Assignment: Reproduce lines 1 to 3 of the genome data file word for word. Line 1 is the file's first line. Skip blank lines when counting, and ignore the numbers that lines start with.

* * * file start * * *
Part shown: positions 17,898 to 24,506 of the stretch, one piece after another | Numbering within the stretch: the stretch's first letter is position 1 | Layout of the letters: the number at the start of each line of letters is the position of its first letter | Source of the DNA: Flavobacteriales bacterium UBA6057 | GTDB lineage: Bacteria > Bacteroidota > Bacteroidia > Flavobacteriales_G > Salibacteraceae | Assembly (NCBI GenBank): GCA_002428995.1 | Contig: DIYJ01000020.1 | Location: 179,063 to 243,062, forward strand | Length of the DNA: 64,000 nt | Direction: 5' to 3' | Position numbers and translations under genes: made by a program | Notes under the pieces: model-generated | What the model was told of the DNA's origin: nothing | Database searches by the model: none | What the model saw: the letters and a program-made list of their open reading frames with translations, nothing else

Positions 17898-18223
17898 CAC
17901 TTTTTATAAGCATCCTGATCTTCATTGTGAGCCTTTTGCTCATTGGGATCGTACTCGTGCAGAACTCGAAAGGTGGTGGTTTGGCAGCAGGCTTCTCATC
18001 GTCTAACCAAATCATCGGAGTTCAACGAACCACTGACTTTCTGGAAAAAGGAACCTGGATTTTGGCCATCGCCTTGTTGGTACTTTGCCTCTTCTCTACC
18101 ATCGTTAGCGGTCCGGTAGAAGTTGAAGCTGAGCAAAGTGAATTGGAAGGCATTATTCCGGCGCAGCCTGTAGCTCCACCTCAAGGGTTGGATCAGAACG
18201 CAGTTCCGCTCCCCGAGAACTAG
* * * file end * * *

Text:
Part shown: positions 17,898 to 24,506 of the stretch, one piece after another | Numbering within the stretch: the stretch's first letter is position 1 | Layout of the letters: the number at the start of each line of letters is the position of its first letter | Source of the DNA: Flavobacteriales bacterium UBA6057 | GTDB lineage: Bacteria > Bacteroidota > Bacteroidia > Flavobacteriales_G > Salibacteraceae | Assembly (NCBI GenBank): GCA_002428995.1 | Contig: DIYJ01000020.1 | Location: 179,063 to 243,062, forward strand | Length of the DNA: 64,000 nt | Direction: 5' to 3' | Position numbers and translations under genes: made by a program | Notes under the pieces: model-generated | What the model was told of the DNA's origin: nothing | Database searches by the model: none | What the model saw: the letters and a program-made list of their open reading frames with translations, nothing else

Positions 17898-18223
17898 CAC